A Brief History of Mitt Romney’s Record of Putting Profits Ahead of People as CEO of Bain Capital
What is Bain Capital? Co-founded by Mitt Romney in 1984, Bain Capital is a classic “strip and flip” shop — a private equity firm that made its money buying businesses and sucking profit out of them by any means possible that often resulted in a stack of pink slips for everyday Americans. As the New York Post reported, during his 15 years as head of Bain, Romney “made fortunes by bankrupting five profitable businesses that ended up firing thousands of workers.”
Here’s how it often went down. Romney’s Bain would buy a company and increase its short-term earnings through firing workers and shuttering plants in order to borrow enormous amounts of money. The borrowed money was used to pay Bain dividends, however, those businesses needed to maintain that high level of earnings to pay their debts. When they couldn’t, that meant plant closures, more layoffs, bankruptcies, and in many cases, the end of the business. Yet these bankruptcies still meant huge profits for Bain’s investors. Furthermore, Bain continued to collect management fees even as companies failed.
Michael Rumbin, a vice president for technology management at Dade told the Los Angeles Times, “My experience at Dade during those Bain Capital years was that it was strictly an investment, not to create jobs.” Rumbin also spoke with Bloomberg in July:
Dade borrowed so much money to make that payment that when sales declined and interest rates rose the company struggled to pay its creditors. Standard & Poor’s downgraded its outlook for Dade Behring to negative from stable. The company later filed for bankruptcy.According to the Boston Globe in 2008: “Romney had chances to fight to save jobs, but didn’t. His ultimate responsibility was to make money for Bain’s investors, former partners said.”
“They leveraged this thing to the hilt and got out when they could,” Rumbin said. “We were left holding the bag.”
One former official who worked on the labor contracts of the Bain-created company GS Industries told the Los Angeles Times that Bain “bled the company.”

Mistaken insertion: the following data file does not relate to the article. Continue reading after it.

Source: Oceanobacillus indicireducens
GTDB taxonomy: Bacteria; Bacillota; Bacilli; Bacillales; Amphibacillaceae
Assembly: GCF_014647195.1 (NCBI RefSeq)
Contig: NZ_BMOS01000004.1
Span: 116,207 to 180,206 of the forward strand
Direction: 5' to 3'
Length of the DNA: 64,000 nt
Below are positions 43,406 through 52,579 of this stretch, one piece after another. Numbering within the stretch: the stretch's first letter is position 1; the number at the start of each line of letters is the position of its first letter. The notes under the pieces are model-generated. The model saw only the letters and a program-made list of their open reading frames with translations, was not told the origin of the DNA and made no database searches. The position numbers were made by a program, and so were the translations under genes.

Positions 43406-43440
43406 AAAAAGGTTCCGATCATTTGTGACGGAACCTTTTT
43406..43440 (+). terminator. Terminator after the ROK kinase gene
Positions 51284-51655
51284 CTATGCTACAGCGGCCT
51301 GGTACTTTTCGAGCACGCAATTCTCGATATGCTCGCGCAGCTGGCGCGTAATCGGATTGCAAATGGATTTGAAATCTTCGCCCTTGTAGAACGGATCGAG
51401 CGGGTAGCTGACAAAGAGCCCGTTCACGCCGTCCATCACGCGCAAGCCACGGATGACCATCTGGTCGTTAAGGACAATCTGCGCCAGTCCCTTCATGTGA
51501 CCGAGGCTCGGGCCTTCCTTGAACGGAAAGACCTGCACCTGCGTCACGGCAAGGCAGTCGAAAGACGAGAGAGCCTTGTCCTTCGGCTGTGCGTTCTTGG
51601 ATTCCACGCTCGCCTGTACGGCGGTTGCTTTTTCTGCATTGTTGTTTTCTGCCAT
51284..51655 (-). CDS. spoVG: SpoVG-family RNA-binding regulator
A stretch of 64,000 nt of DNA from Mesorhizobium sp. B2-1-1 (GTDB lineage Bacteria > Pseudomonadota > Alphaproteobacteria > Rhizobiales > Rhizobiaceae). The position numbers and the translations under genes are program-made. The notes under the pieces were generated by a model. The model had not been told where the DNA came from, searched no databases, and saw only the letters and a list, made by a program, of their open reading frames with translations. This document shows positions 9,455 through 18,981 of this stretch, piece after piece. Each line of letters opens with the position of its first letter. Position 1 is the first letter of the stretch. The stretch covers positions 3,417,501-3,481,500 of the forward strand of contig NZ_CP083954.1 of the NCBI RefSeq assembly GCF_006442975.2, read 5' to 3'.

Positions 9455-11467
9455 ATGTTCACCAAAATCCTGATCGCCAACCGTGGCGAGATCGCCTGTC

“Bain was demanding certain financial performance with no understanding of what the problems were on the ground,” said David Foster, a former steelworkers union official who negotiated labor contracts with GSI management from 1994 until the bankruptcy. He said Bain “bled the company,” withdrawing cash for dividends and management fees even as circumstances in the steel industry deteriorated.A recent report from the Los Angeles Times notes Romney’s colleagues admit they were not in the business of creating jobs.
“If I were looking for effective management of a project, a company or a country, this is exactly the kind of management I would not want to have,” Foster said of Bain. “Bain partners think the profits they made are a sign of their brilliance. It’s not brilliance. It’s lurking around the corner and mugging somebody.”
Bain managers said their mission was clear. “I never thought of what I do for a living as job creation,” said Marc B. Walpow, a former managing partner at Bain who worked closely with Romney for nine years before forming his own firm. “The primary goal of private equity is to create wealth for your investors.”And make money he did — Mitt loads of it. For an eight year period starting in 1987, Romney’s Bain invested 22 percent of the money it raised in five businesses that ended up filing for bankruptcy and walked away with a $578 million in profit. Judging by the photos at the time, finding places to stuff all those profits became something of a joke among the Bain cohorts. Such a display of greed and excess that would make Gordon Gekko — the fictional cut-throat corporate raider in Oliver Stone’s Wall Street — blush. Romney left Bain with a staggering $4 billion in assets.
It’s no wonder Wall Street lobbyists are lining up to throw campaign money Romney’s way today, by far more than any other presidential candidate. Mitt Romney is the poster child for the greed of Wall Street and excess of the 1%. A guy who made hundreds of millions putting profits ahead of peoples’ jobs is exactly the kind of guy Wall Street would love running things in Washington. Mitt Romney would let the Gekkos of the world go back to same greedy and reckless behavior that wiped out trillions in savings and cost millions of Americans their jobs.
Here’s a few examples of “stripping and flipping” companies — sucking cash out of businesses, laying off workers, and eventually hitting bankruptcy all while making investors like Mitt Romney even richer.
Read more about Ampad from the 2008 report in the Boston Globe. [PDF]
MSNBC host Rachel Maddow picked up on unaired 1994 campaign ads citing Romney’s record at Bain Capital. In one ad, it cites a Boston Globe report that a company under Romney’s watch collected a $10 million bailout while Bain Capital profited $4 million. Another ad included personal testimonies from former workers who were laid off by Romney’s private equity firm. Watch:
Comedy Central comedian Stephen Colbert discussed Mitt Romney’s record at Bain Capital in a segment called, “The Word.” Watch:
Boston Globe, January 2008: “As Bain slashed jobs, Romney stayed to side”
New York Post, January 2011: “Romney’s past is more a working class zero”
Political Correction, June 2011: “As CEO, Romney Profited While Thousands Of Workers Were Laid Off And Five Of His Companies Went Bankrupt”
Bloomberg, July 2011: “Romney as Job Creator Clashes with Bain Record of Job Cuts”
Politico, July 2011: “The Bain of Mitt Romney’s campaign”
New York Times, November 2011: “After a Romney Deal, Profits then Layoffs”
Los Angeles Times, December 2011: “A closer look at Mitt Romney’s jobs record”